Brain scans spot early signs of autism in high-risk babies
- Author: Delores Daniels Feb 17, 2017,
Feb 17, 2017, 0:30
The researchers took images of the all the babies' brains at six, 12, and 24 months.
Although the driving forces behind the development of ASD are unclear, genetics appear to play a part; around 1 in 5 children with siblings who have ASD will develop the condition themselves.
The faster the brains of children with autism grow in their first year of life, the more severe their autism features are likely to be at age 2, according to a study published today in Nature.
Researchers at the University of North Carolina have developed a method using magnetic resonance imaging (MRI) in infants with older siblings with autism to correctly predict whether infants would later meet the criteria for autism at two years old.
Brain growth in babies may hold the key to unlocking an early diagnosis of autism in children.
Because brain plasticity is at its greatest in infancy, a better understanding of how autism develops could lead to better treatments for the condition, said two autism researchers not involved with the study.
Fifteen children in the trial had a positive diagnosis at 24 months.
Scientists then took the information from the scans and provided them to a machine learning algorithm and used that to predict autism in 24-month-old infants.
The results revealed that early brain development biomarkers could be helpful in determining which high-risk babies will go on to develop autism.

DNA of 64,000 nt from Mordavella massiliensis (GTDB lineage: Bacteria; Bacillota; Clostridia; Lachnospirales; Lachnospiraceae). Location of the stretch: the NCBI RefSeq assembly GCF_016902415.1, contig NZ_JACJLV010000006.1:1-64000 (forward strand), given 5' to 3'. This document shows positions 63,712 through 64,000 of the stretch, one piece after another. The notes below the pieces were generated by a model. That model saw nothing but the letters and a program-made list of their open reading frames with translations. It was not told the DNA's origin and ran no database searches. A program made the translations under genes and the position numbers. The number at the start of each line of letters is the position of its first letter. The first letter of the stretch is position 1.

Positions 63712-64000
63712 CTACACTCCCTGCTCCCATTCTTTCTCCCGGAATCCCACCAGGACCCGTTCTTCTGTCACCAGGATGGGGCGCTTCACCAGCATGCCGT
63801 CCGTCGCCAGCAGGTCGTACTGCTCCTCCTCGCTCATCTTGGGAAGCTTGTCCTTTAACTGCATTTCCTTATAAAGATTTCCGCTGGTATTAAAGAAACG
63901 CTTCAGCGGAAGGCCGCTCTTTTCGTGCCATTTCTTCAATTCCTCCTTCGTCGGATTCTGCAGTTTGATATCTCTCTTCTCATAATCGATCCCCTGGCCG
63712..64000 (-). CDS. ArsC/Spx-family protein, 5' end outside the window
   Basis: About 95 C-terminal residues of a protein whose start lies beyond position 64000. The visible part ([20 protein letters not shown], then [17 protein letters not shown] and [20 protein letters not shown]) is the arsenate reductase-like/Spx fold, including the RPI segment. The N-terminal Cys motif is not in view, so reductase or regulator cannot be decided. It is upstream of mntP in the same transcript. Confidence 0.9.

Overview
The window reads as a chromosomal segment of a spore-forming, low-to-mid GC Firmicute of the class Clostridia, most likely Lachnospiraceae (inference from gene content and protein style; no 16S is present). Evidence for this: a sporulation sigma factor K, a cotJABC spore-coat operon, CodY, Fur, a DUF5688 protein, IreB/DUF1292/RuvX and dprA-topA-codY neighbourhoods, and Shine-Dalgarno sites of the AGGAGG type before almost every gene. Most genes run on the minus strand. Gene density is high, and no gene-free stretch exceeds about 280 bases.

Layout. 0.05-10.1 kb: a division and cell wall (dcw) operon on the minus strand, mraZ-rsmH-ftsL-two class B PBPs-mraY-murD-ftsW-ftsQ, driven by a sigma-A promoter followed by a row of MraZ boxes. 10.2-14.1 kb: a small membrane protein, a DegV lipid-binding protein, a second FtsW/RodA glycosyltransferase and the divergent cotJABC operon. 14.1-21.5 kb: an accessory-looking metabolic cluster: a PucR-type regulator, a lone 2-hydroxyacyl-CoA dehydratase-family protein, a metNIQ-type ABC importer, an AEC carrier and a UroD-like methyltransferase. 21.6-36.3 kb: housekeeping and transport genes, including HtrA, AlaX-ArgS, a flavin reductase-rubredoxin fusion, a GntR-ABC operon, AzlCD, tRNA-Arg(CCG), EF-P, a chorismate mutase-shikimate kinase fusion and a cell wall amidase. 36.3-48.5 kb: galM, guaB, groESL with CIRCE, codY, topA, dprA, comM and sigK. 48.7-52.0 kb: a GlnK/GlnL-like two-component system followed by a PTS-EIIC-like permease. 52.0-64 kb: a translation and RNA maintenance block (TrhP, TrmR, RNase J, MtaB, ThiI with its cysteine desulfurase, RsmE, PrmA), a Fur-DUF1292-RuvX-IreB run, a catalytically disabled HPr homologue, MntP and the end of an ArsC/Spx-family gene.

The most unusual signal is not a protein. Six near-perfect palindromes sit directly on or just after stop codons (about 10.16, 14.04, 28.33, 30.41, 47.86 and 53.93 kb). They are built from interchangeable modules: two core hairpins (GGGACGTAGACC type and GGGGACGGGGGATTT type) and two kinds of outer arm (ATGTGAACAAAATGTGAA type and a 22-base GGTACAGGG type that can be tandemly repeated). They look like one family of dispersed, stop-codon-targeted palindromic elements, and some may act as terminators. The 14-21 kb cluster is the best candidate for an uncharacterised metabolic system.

Enlargement of the brain seemed to correlate with the arrival of symptoms, says Heather Hazlett, a psychologist at the University of North Carolina's Carolina Institute for Developmental Disabilities (CIDD), and the paper's lead author.
"It was a small study, a little over 100 kids, so I don't know that we can now say as pediatricians, we should order MRIs for all these kids", O'Reilly noted.
"Decreasing the age of diagnosis, even by a couple years, could have profound impacts for the entire lifetime of that particular person", Pletcher told NBC News.
Autism affects one in a hundred people in the United Kingdom, with around 700,000 children and adults now diagnosed as autistic.
Dawson says because the brain is changing so much in the first year of life, it may be a critical window of development when behavioral interventions-such as teaching a child to pay attention to a parent's facial expressions-might have the biggest effect.
About 80% of the high risk infants met the criteria of contracting autism later on when they became full-fledged adults. "The studies on the anesthesia have found that the anesthesia is detrimental to babies brains", O'Reilly explained. In collaboration with computer scientists at UNC and the College of Charleston, the team built an algorithm, trained it with the brain scans, and tested whether it could use these early brain changes to predict which children would later be diagnosed with autism.
About Children's Hospital of Philadelphia: Children's Hospital of Philadelphia was founded in 1855 as the nation's first pediatric hospital.
He called the latest study "optimistic", saying it could represent a "giant step forward" in autism research.